Wire rope is used today in many industries and sectors for all kinds of lifting and handling needs, and in 2009 it celebrated its 175th anniversary. But their history, developing from standard rope, stretches back much further than this, with a rich backstory dating back thousands of years ago. In this article we explore in more depth the beginnings of the rope and its development into the common piece of industrial equipment that it is today.
Many draw a distinction between ‘rope’ and ‘modern rope’, but the latter, of course, came about due to the former, and this itself found its roots from rope. There is evidence that rope itself dates back to approximately 12000 BC, though this was not in the form of steel we see today, but instead materials such as hair, hides or plants. Other documents place the history of wire-making itself back to around 5000 BC.
Regardless of the exact date, it is clear that wire rope history is long, playing an instrumental part in key structures throughout the ages. Remains of rope have been found in Finland (somewhere between 9000 – 3000 BC), as well as in Ancient Egypt where it was made from papyrus, leather and palm fibres.
The lifting medium owes its roots to standard rope, which dates back to Ancient Egypt when it was made from papyrus.
One of the earliest recordings of the use of metal ropes was around 800 BC, where bronze had been used in Asia, consisting of several wires that had been bound together at intervals to form one sturdy piece. However, the use of a helical wire rope, which is similar to the twisted style that is used today, was developed later than this, approximately 500 BC, found in the ruins of the Roman city Pompeii. This was also made from bronze metal.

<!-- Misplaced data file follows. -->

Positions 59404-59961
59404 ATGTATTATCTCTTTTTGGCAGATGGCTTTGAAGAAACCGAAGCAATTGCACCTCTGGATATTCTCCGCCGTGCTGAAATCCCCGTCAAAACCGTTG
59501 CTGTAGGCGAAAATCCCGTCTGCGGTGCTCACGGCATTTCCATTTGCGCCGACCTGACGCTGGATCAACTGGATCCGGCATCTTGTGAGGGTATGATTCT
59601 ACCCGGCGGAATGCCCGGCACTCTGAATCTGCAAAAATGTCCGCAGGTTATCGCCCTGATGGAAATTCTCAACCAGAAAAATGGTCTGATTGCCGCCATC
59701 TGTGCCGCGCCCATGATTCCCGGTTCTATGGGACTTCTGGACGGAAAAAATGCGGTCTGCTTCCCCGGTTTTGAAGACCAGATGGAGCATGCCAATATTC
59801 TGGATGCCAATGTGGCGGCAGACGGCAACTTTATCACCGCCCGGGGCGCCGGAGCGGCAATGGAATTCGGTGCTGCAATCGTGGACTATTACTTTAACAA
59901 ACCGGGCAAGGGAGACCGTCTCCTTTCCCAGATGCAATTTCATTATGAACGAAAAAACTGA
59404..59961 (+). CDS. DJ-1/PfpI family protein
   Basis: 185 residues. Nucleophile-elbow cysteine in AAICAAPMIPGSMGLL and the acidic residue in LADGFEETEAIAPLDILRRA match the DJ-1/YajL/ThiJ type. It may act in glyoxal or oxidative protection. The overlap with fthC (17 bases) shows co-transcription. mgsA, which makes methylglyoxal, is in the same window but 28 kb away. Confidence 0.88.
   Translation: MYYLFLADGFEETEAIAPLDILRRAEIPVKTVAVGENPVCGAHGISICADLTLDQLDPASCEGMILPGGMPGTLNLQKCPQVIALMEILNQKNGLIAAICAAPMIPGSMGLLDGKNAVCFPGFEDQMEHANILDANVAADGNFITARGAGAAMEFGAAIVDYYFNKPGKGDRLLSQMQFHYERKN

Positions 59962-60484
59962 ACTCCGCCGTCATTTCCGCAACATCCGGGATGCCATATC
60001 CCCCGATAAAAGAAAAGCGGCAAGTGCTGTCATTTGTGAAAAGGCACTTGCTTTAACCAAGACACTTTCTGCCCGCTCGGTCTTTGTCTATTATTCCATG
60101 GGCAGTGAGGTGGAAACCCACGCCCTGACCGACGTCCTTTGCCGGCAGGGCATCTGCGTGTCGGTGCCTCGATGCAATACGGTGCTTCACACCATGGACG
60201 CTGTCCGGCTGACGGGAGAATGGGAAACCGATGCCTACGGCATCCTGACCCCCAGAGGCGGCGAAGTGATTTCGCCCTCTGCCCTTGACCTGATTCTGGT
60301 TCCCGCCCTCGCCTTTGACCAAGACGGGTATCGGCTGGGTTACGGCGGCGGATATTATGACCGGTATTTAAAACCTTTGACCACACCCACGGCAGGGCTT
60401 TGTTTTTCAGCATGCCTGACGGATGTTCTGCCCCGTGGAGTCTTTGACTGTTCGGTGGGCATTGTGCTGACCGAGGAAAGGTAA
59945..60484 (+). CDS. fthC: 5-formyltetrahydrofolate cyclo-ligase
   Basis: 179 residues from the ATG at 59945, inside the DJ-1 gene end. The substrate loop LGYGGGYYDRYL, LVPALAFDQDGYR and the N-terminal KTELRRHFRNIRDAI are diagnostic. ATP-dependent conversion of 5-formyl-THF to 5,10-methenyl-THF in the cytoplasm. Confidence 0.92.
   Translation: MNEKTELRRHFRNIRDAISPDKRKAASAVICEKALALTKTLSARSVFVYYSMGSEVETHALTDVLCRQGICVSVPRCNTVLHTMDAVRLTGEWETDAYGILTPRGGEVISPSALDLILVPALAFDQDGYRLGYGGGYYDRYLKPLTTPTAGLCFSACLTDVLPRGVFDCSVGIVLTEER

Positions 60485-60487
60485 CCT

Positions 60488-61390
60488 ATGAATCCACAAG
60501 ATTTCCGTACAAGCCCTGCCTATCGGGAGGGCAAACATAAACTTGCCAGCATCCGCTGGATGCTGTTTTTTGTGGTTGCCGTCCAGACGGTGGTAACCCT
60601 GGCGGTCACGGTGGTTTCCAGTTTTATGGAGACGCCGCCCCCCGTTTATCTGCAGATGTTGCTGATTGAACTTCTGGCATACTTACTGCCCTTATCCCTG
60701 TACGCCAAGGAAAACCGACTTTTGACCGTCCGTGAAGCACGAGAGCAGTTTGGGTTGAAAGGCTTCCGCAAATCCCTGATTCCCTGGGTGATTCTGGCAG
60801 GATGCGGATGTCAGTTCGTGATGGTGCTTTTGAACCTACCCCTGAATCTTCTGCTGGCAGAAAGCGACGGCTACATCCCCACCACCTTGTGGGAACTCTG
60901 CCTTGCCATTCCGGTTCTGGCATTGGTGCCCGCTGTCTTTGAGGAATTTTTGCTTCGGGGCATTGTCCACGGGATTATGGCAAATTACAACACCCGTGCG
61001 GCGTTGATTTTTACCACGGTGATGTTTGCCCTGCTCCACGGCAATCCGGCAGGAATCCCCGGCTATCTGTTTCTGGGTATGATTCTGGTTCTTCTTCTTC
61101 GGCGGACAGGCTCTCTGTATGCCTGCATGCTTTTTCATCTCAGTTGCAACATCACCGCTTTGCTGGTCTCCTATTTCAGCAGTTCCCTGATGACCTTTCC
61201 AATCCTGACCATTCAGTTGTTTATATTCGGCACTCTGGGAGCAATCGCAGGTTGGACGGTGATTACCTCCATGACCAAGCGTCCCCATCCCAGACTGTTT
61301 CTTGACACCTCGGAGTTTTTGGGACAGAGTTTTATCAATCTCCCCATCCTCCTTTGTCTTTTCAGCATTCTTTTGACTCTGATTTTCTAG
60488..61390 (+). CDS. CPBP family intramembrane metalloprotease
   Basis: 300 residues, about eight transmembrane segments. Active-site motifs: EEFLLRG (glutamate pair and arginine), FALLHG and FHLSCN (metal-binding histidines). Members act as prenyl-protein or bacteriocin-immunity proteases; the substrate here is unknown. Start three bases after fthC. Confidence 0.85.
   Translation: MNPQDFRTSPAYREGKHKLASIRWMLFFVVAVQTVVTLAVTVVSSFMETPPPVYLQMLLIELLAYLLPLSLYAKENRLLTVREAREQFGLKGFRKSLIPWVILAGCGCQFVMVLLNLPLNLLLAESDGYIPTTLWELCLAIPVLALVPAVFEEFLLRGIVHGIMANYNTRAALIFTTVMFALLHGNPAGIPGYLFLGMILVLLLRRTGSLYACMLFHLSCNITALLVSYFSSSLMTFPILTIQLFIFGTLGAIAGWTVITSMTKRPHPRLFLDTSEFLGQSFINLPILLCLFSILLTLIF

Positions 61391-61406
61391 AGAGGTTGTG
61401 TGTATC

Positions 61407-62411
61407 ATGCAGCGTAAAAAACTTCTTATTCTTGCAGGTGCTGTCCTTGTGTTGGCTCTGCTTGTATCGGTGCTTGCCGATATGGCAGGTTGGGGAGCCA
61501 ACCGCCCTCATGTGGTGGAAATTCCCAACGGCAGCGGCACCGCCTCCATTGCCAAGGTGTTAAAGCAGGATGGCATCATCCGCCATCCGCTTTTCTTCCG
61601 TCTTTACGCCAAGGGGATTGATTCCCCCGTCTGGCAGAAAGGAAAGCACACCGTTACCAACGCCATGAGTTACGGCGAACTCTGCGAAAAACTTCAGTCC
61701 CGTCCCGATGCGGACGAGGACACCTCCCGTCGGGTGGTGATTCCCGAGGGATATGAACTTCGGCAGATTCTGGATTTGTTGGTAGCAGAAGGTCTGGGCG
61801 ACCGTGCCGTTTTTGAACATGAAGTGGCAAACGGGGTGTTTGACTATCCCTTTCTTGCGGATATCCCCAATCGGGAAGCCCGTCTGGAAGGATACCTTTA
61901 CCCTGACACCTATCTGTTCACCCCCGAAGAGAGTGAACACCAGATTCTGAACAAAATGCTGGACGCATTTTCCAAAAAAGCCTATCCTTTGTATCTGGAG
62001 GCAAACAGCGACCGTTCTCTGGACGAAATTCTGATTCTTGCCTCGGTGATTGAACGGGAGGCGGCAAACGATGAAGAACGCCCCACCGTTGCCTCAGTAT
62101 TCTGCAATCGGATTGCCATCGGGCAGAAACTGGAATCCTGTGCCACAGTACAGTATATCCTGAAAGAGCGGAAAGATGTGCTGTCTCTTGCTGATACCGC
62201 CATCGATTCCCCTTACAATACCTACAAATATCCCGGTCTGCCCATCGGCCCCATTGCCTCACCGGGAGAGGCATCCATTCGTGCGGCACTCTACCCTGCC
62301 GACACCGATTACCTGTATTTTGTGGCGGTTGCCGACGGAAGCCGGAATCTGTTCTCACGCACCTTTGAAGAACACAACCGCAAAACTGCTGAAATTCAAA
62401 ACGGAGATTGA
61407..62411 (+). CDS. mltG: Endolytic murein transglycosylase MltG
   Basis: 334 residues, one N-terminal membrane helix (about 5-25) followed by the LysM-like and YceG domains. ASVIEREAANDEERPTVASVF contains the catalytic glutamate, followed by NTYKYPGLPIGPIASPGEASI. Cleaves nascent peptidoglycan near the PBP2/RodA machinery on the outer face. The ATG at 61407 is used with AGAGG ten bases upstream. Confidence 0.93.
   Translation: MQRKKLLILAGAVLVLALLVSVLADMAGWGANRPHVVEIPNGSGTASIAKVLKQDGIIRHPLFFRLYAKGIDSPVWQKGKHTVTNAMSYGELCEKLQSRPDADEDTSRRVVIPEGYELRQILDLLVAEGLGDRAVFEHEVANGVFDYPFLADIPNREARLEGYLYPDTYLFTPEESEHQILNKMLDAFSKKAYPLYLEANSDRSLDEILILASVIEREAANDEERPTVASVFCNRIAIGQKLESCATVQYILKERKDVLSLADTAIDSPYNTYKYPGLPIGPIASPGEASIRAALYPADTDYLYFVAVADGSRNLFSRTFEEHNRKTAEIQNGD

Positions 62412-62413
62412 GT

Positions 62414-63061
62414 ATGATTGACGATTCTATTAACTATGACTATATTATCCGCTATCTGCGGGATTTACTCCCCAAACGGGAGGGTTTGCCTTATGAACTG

Rope in the Middle Ages
Documentation and recordings of the use after this period are somewhat scarce, although it appears that little changed in the production of the equipment for around 2000 years. The Middle Ages, a period dating between the 5th and 15th centuries, is where the next developments and recordings were seen.
During the first half of the Middle Ages a method was developed to draw the wire rope together. However, this was initially completed by hand, making it a slow and less-than-effective process. Towards the end of this era, around 1351, a mechanical method was developed for doing this, marking the beginnings of the industrial production of a form of wire rope, although it wasn’t the same twisted method that is used today.
It was the period after the Middle Ages where the use and development of rope was truly modernised, perhaps why some draw a distinction between ‘rope’ and ‘modern rope’. A large number of technical breakthroughs in the modern period came from Europe during the 1600s and 1700s, but it was in the 1800s that huge developments were seen in the United States, as well as in Europe.
The birth of modern wire rope is attributed to W.A.J Albert (1787-1846), an engineer based in the silver mines in the Harz Mountains, Germany. Up until this period, wrought iron chains were used as the most common form, but these were often subject to mechanical failure. As soon as one link within the chain broke, this rendered the whole tool useless.